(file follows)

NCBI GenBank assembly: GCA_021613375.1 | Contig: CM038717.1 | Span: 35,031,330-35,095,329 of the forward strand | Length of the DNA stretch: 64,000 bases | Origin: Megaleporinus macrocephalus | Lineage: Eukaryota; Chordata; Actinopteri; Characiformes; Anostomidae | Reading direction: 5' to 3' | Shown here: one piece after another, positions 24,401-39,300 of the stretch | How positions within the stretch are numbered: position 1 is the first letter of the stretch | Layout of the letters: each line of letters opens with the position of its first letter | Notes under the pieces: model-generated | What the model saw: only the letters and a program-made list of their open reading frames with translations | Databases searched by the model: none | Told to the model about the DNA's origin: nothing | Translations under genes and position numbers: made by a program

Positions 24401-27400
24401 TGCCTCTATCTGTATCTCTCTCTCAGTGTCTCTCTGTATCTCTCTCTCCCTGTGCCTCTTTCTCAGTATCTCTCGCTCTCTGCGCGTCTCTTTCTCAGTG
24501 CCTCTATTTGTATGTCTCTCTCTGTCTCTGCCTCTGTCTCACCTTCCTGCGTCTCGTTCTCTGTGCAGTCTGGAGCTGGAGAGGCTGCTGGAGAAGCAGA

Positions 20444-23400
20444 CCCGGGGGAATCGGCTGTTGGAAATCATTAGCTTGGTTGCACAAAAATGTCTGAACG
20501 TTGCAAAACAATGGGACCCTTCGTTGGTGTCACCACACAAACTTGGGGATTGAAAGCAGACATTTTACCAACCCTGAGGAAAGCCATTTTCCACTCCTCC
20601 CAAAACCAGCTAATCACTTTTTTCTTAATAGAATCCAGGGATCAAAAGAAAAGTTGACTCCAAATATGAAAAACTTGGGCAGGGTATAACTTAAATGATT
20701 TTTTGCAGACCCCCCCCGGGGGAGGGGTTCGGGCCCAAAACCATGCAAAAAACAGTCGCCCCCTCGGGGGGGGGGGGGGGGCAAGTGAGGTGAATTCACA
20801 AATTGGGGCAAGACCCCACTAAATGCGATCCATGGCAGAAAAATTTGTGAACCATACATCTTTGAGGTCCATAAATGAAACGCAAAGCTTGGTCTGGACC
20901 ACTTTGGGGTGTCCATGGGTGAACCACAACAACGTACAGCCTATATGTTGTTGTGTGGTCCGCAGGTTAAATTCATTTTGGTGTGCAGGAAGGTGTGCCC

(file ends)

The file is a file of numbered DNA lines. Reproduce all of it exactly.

NCBI GenBank assembly: GCA_021613375.1 | Contig: CM038717.1 | Span: 35,031,330-35,095,329 of the forward strand | Length of the DNA stretch: 64,000 bases | Origin: Megaleporinus macrocephalus | Lineage: Eukaryota; Chordata; Actinopteri; Characiformes; Anostomidae | Reading direction: 5' to 3' | Shown here: one piece after another, positions 24,401-39,300 of the stretch | How positions within the stretch are numbered: position 1 is the first letter of the stretch | Layout of the letters: each line of letters opens with the position of its first letter | Notes under the pieces: model-generated | What the model saw: only the letters and a program-made list of their open reading frames with translations | Databases searched by the model: none | Told to the model about the DNA's origin: nothing | Translations under genes and position numbers: made by a program

Positions 24401-27400
24401 TGCCTCTATCTGTATCTCTCTCTCAGTGTCTCTCTGTATCTCTCTCTCCCTGTGCCTCTTTCTCAGTATCTCTCGCTCTCTGCGCGTCTCTTTCTCAGTG
24501 CCTCTATTTGTATGTCTCTCTCTGTCTCTGCCTCTGTCTCACCTTCCTGCGTCTCGTTCTCTGTGCAGTCTGGAGCTGGAGAGGCTGCTGGAGAAGCAGA

Positions 20444-23400
20444 CCCGGGGGAATCGGCTGTTGGAAATCATTAGCTTGGTTGCACAAAAATGTCTGAACG
20501 TTGCAAAACAATGGGACCCTTCGTTGGTGTCACCACACAAACTTGGGGATTGAAAGCAGACATTTTACCAACCCTGAGGAAAGCCATTTTCCACTCCTCC
20601 CAAAACCAGCTAATCACTTTTTTCTTAATAGAATCCAGGGATCAAAAGAAAAGTTGACTCCAAATATGAAAAACTTGGGCAGGGTATAACTTAAATGATT
20701 TTTTGCAGACCCCCCCCGGGGGAGGGGTTCGGGCCCAAAACCATGCAAAAAACAGTCGCCCCCTCGGGGGGGGGGGGGGGGCAAGTGAGGTGAATTCACA
20801 AATTGGGGCAAGACCCCACTAAATGCGATCCATGGCAGAAAAATTTGTGAACCATACATCTTTGAGGTCCATAAATGAAACGCAAAGCTTGGTCTGGACC
20901 ACTTTGGGGTGTCCATGGGTGAACCACAACAACGTACAGCCTATATGTTGTTGTGTGGTCCGCAGGTTAAATTCATTTTGGTGTGCAGGAAGGTGTGCCC